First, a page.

Did Native Americans Flee the Missions?
There were many times when Native Americans did not feel free and fled the missions. Sometimes they did so because or they felt the work was too hard, or the punishments too harsh. Sometimes they just missed their old homes and wanted to return to them. When epidemics struck the mission community and people were dying, many Native Americans ran away out of sadness or to escape the diseases.
When Indian people fled the missions, other native people from the mission would go to convince them to come back. If they refused to return, soldiers would also be sent to retrieve them. In this way they would be forced to return.
At times there would be revolts, where a large number of Native Americans would leave a mission and take up arms to resist the soldiers sent to bring them back. The number of these revolts increased in the early decades of the 19th century. At that time, supplies from Mexico were cut off, and Native Americans had to work extremely hard to support not only their mission communities, but also the presidios.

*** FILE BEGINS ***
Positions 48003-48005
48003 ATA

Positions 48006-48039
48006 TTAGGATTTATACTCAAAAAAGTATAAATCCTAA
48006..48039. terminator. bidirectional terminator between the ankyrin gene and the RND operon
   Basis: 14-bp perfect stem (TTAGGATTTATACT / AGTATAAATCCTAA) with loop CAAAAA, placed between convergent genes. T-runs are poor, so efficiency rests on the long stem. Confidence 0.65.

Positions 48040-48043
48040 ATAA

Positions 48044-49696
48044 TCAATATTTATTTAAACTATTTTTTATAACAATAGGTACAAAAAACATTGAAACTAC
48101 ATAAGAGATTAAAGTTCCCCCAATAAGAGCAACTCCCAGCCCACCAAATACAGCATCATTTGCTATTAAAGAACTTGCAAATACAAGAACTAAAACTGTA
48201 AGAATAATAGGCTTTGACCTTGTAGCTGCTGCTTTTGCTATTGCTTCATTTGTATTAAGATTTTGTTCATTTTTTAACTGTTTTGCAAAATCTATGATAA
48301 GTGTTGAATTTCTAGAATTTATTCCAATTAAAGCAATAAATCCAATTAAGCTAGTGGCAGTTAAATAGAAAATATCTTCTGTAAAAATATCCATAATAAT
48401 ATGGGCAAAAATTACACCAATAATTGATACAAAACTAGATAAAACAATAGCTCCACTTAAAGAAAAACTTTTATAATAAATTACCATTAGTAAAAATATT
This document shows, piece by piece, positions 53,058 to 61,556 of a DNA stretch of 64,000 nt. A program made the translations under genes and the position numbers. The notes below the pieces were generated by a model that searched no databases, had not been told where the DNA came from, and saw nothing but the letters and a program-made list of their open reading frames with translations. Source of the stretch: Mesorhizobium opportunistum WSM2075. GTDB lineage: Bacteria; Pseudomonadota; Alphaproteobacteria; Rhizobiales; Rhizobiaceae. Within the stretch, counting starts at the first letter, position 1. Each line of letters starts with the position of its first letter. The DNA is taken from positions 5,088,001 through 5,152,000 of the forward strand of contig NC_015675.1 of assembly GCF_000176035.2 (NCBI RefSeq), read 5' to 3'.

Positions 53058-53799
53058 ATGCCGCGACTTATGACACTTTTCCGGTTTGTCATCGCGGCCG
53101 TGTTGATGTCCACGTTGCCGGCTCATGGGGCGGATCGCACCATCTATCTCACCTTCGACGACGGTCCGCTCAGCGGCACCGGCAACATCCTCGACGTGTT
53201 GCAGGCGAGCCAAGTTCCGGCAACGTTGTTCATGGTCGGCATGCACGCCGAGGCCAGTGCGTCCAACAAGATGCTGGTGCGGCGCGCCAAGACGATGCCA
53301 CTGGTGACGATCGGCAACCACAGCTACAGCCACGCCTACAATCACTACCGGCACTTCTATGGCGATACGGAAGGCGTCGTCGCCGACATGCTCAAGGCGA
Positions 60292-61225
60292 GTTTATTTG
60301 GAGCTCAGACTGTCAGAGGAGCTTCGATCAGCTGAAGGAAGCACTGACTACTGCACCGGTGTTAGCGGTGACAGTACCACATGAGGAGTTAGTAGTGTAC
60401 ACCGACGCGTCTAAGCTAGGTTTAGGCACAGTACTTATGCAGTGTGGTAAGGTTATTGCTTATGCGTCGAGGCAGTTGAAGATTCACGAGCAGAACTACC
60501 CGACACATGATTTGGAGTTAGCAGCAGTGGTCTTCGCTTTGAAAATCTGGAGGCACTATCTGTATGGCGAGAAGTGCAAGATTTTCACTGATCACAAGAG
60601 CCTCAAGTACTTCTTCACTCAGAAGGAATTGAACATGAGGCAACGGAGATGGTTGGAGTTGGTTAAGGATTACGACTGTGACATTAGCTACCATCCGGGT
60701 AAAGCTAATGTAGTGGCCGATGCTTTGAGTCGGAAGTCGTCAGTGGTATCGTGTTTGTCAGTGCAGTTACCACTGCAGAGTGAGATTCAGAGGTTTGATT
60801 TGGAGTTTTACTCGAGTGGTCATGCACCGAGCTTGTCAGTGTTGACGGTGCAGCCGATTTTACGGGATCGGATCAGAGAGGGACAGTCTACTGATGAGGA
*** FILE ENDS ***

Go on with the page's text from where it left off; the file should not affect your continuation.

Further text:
Some of these revolts were quite violent and ended with many lives lost. One of the most famous revolts was that of Estanislao, an Indian from Mission San José, who fought against the troops of General Mariano G. Vallejo. Although Estanislao was very successful as a military leader, he eventually returned to the mission and lived the rest of his life there.
As you can see, there were many reasons why Native Americans joined the missions. Sometimes they did so because they felt it was the best thing to do for themselves and their families. Other times they probably felt that they had few options. We can never know all of the reasons, but certainly each individual had a choice to make.
If you want to find more in-depth information on the subject of why Native Americans entered the missions, the books below offer a great starting point. Click below to find them on Amazon.com: